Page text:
Mendix on March 10, 2015
What’s the first thing you do as the inaugural CIO of a $1.4 billion company experiencing profit-tripling growth in Q4 of last year? GoPro’s new CIO, Tony Young, found himself asking that question, according to a recent CIO Journal post. “To earn my stripes, I have to execute and deliver things in the short term,” he explains, just weeks into his new position.
The CIO role is changing. Adaptability isn’t just part of the game anymore; it is the game. In some organizations, CIOs are expected to have expertise in everything from cyber security to digital media. What’s particularly impressive about Young’s undertaking is that he is GoPro’s first CIO, and he’s hopping on to a fast-moving train that (nearly overnight) is clocking 600MM+ in quarterly sales.
So what’s his first move as IT head of the wearable camera company? Young has some organization to do. Unsurprisingly, some app sprawl cleanup is required to support those growth numbers. Once that’s out of the way, he has to make these systems work together. It’s a two-part strategy to align the organization’s IT decisions with its market trajectory, wherein GoPro “evolves from a device-maker to a Big Data company.”
According to Clint Boulton of CIO Journal, “As GoPro continues to commercialize content services, including building an application that will enable users to stream video content captured from its cameras to smart TVs, and partnering with the NHL to capture hockey games from the Player’s perspective, it will collect more information about how its customers are creating and interacting with content, including any friction points that may degrade the user experience.”
With millions of cameras around the world recording video, and plans to stream that video, they’d be crazy not to take advantage of all that data. The mantra of all disruptive companies these days, “Every Company is a Software Company,” is certainly coming to life at GoPro. The 800-pound gorilla in the room, though, is that the company wasn’t built from the ground up as a “software” company, like disrupters Uber and AirBNB. It’s a device maker, and its business units have adopted cloud applications like crazy to get to where they are today. In fact, 98% of their applications run in someone else’s data center.
In fast-moving companies, not to mention ones pivoting like GoPro, governance is difficult to instill. When business units are accustomed to signing up for whatever they need, when they need it – it’s even more difficult. Allowing them some freedom, while tightening those reigns (read: centralizing application management while enabling departmental application adoption or development) is the Holy Grail in app governance.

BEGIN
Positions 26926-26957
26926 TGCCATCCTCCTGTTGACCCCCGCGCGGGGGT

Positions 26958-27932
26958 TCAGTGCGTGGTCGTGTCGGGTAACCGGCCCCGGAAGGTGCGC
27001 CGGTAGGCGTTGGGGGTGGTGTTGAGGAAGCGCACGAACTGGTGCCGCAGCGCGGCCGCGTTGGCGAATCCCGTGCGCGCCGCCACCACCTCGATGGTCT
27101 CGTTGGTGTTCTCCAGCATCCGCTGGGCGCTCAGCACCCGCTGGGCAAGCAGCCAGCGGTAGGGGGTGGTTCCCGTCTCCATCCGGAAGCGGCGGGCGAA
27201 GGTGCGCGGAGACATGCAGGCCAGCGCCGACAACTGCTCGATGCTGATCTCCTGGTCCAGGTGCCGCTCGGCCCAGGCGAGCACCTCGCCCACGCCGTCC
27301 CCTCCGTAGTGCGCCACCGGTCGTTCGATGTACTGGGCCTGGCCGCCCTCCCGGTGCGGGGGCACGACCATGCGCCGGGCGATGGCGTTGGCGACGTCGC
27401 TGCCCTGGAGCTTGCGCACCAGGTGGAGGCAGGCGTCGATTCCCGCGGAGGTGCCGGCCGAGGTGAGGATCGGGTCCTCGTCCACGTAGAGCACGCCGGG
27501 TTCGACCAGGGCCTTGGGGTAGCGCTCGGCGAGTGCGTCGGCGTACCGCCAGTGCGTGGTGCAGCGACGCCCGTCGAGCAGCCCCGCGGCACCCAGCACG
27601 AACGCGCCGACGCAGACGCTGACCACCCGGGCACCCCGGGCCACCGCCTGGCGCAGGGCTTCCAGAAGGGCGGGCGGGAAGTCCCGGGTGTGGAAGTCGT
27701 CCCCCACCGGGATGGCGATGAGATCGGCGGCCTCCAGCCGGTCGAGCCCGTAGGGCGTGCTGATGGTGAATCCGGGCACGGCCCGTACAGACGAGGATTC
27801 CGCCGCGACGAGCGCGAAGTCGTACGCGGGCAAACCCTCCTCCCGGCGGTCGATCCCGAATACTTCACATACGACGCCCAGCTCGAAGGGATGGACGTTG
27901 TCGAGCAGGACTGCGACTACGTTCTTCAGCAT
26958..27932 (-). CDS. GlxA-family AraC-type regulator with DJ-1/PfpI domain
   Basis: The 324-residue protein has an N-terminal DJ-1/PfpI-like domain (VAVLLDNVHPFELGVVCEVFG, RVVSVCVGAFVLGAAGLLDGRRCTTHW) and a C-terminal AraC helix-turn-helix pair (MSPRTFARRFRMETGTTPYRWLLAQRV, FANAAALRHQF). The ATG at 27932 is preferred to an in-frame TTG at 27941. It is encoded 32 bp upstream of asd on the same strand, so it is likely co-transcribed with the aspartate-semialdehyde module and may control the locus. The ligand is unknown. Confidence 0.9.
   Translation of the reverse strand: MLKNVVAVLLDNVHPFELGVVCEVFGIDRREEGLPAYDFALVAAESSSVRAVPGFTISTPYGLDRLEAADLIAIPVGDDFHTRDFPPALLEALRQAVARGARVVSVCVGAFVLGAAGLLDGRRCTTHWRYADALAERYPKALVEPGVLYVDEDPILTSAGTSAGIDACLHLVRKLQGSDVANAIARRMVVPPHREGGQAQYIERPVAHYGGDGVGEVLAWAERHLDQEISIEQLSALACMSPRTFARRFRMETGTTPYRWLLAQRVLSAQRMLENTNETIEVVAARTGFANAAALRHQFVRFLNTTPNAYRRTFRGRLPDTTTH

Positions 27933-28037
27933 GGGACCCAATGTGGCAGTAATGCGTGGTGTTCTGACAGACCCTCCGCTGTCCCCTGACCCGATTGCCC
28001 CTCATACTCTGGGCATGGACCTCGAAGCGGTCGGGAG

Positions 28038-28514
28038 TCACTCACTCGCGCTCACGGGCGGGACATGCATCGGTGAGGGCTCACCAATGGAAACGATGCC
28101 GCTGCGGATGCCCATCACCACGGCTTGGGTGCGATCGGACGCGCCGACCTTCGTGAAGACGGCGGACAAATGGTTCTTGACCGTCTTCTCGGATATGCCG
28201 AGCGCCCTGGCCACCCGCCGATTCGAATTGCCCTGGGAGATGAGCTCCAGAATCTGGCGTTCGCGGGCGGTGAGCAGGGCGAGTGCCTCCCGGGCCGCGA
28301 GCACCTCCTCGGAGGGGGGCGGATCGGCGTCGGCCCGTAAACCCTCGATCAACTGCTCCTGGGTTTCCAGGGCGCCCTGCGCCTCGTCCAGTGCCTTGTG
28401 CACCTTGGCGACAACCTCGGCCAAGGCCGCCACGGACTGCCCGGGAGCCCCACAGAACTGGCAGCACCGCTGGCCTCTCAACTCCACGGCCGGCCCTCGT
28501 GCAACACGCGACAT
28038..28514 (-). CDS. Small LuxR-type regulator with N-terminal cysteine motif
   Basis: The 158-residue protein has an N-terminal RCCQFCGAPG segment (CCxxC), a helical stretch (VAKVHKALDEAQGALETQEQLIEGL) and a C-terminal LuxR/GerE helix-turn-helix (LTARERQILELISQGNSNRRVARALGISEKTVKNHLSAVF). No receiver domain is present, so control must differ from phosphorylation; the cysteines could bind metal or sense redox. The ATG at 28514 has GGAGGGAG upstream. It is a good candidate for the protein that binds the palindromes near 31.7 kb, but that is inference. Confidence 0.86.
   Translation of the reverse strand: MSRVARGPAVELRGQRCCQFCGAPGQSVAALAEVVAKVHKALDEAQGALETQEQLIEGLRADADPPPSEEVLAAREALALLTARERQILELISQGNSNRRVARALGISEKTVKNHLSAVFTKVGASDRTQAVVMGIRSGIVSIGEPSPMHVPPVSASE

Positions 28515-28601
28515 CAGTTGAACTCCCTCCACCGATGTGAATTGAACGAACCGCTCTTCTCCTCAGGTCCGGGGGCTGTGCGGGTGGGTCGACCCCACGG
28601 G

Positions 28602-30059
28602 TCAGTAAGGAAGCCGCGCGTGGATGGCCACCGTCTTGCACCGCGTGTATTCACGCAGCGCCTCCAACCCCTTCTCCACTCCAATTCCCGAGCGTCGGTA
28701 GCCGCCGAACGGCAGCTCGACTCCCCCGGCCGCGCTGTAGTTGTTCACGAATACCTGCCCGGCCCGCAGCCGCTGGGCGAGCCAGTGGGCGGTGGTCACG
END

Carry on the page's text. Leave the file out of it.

Here’s our take: security, performance, authentication, and integration all can be managed centrally. They’re the overhead in an application landscape: important, but not tied to a business unit’s ability to affect profit. UI, logic, data – that’s where business units create value. Those applications that automate workflows, turn scores of data into insightful information, and derive some strategic differentiation for the company need to be business-unit-inspired and business-unit-owned.
Related eBook: The Executive’s Guide to the New App World
So if GoPro is going to bob and weave like a software company, step one is getting some form of IT governance locked into place. Young has to think about these components in every application and figure out whether to keep it, replace it, or lose it. Only then can Young start connecting all those applications, making them work together securely and at-scale, and preparing for the myriad of data analytics systems he’ll need to support a Big Data company.
I’ll be interested to see how Young executes on his mission to organize and govern the device-maker gone Big-Data company. If there’s one thing we can learn from his initiation project, it’s that adaptability is a growth-requirement no matter who (or what) you are today.
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